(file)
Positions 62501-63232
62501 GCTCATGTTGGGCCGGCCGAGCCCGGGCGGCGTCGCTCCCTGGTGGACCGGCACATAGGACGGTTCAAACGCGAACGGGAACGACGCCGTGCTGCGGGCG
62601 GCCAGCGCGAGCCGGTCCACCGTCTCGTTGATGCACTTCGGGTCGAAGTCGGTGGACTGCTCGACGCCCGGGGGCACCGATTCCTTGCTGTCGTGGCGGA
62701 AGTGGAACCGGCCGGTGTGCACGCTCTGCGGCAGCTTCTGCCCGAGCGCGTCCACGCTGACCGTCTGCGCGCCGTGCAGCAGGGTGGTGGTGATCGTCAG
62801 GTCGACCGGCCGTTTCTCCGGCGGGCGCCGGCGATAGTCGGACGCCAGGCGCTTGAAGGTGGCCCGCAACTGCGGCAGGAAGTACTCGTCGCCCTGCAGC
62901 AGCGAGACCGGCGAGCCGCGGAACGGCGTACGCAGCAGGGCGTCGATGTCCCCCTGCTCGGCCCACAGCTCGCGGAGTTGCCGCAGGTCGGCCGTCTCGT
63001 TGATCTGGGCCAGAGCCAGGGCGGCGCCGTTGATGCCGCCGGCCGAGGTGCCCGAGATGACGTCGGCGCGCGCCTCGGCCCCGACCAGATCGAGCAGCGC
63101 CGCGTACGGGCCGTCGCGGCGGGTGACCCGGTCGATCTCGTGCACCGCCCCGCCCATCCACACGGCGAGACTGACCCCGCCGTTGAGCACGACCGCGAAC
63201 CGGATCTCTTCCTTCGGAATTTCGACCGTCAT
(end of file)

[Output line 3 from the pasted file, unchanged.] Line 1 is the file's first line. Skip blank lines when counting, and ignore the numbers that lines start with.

62601 GCCAGCGCGAGCCGGTCCACCGTCTCGTTGATGCACTTCGGGTCGAAGTCGGTGGACTGCTCGACGCCCGGGGGCACCGATTCCTTGCTGTCGTGGCGGA